Sculpture Victorious at Tate BritainCultureArt
Queen Victoria’s reign was the Golden Age for British sculpture – in fact, there were more public statues erected during the Victorian reign than in any previous age. From public figures in towns across the country and statues of the Queen all around the Empire to small scale busts of Victoria at people’s homes, the 19th century was the time when this area of art was spreading rapidly. Sculptors allied technical novelty with iconographic innovation, mixing great artistic design with manufacturing in order to promote Britain as an industrial powerhouse. Starting from the image of Victoria in marble busts, through the influence of the classical world and finishing with a magnificent large-scale sculpture of Elizabeth I and Philip II caught in a game of chess, Sculpture Victorious exhibits original pieces from Victorian politics, industry and empire, in order to show the beauty and integrity of Victorian sculpture.
This is a stunning exhibition that showcases the creativity and immense talent of Victorian sculptors Francis Chantrey, Alfred Gilbert, Frederic Leighton, and James Sherwood Westmacott, to name but a few. Some of the works are so exquisite that it’s hard to comprehend how they were created with such mastery and attention to detail, even from today’s perspective. One of the gems of the exhibition is undoubtedly Raffaelle Monti’s Veiled Vestal, which captivates the viewer with the great technical skill demonstrated in rendering the transparent veil of the Vestal in marble. The room dedicated to Great Exhibitions boasts some more impressive works, including the silver and gold Outram shield, which unites sculpture and metal work, Paul Comolera’s beautiful sculpture of a peacock in bright lead glares, conveying the bird’s brilliance, and Longmore and Henk’s large, coloured earthenware elephant that overwhelms with its ingenuity and brilliance.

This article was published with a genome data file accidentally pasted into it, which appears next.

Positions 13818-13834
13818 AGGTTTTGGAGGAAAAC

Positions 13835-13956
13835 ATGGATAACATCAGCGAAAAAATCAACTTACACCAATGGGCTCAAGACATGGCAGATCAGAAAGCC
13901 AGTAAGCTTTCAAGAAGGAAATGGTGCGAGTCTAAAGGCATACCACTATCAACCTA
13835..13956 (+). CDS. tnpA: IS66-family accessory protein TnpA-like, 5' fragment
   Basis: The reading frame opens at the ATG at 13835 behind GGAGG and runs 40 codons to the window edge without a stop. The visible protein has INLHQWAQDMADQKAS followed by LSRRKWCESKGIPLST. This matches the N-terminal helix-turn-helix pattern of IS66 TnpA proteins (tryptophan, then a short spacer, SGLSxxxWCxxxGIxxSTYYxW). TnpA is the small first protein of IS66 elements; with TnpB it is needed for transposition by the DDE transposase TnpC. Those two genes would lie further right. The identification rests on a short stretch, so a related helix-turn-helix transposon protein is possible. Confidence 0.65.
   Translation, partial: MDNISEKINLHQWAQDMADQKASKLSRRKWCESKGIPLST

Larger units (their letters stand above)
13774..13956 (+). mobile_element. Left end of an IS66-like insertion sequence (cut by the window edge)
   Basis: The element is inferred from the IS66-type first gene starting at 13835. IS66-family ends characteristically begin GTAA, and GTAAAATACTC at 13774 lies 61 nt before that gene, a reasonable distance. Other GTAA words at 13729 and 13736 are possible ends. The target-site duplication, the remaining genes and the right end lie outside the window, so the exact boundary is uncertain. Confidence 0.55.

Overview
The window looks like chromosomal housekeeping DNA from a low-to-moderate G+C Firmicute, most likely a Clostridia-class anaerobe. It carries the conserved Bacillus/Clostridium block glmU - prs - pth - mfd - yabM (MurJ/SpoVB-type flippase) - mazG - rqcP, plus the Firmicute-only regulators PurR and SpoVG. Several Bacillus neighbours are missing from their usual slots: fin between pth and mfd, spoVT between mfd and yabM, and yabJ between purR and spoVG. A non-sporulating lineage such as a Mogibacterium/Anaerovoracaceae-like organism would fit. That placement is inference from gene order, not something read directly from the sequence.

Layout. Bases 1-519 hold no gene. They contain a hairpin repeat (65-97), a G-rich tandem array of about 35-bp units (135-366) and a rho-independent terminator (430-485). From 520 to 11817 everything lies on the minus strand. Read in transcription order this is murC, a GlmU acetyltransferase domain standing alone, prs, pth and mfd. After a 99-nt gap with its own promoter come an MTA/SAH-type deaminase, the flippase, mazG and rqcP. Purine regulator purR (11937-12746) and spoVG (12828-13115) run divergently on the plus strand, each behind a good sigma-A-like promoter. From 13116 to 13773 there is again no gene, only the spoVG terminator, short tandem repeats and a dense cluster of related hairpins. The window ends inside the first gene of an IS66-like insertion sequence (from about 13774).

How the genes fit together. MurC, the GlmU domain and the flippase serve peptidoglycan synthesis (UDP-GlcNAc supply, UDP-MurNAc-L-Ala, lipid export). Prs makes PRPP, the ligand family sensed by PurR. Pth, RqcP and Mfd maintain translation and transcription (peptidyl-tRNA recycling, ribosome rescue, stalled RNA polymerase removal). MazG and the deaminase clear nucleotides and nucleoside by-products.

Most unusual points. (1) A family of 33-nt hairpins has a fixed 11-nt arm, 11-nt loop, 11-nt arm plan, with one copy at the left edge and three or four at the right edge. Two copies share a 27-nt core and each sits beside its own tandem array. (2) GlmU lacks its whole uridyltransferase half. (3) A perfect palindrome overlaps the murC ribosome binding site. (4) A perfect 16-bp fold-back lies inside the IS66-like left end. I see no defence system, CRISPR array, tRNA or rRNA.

Sculpture Victorious presents an opportunity to view pieces rarely exhibited, and offers a unique look into Victorian society, the way it functioned and the culture that defined it. What makes the exhibition stand out is the fact that it not only displays a selection of Victorian sculptures, but above all puts them in a context where we can all appreciate them.
Sculpture Victorious is at Tate Britain until 25th May 2015, for further information visit here.